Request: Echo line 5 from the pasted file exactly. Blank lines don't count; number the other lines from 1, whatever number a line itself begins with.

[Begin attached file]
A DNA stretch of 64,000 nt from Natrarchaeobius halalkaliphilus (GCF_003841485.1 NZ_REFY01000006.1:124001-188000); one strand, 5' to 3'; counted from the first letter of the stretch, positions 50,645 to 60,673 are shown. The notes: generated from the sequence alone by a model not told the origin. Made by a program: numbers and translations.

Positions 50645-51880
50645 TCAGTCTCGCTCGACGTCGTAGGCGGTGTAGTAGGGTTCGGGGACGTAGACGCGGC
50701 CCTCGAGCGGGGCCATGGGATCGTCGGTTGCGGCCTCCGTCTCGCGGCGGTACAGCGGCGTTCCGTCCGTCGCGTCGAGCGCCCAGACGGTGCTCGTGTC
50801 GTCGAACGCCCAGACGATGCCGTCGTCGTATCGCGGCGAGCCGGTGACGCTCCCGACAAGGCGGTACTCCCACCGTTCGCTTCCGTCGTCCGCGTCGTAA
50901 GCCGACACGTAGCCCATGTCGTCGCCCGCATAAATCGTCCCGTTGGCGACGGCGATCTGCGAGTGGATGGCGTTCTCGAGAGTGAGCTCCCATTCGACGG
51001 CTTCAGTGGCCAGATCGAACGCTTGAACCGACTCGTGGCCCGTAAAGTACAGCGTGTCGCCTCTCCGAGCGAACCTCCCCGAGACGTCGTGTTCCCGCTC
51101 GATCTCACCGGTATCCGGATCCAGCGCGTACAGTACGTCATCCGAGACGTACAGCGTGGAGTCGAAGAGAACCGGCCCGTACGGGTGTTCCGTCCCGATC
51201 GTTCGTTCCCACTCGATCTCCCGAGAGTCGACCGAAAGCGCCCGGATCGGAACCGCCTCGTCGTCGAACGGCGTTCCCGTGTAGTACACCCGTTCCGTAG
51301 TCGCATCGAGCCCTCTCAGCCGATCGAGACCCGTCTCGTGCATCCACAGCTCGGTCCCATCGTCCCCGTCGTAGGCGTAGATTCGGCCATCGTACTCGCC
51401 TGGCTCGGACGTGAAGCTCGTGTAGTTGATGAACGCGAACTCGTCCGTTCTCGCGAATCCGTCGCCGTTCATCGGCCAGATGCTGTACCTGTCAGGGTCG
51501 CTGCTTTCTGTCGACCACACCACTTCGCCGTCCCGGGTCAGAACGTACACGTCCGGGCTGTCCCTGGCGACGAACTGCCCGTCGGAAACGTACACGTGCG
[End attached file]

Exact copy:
50801 GTCGAACGCCCAGACGATGCCGTCGTCGTATCGCGGCGAGCCGGTGACGCTCCCGACAAGGCGGTACTCCCACCGTTCGCTTCCGTCGTCCGCGTCGTAA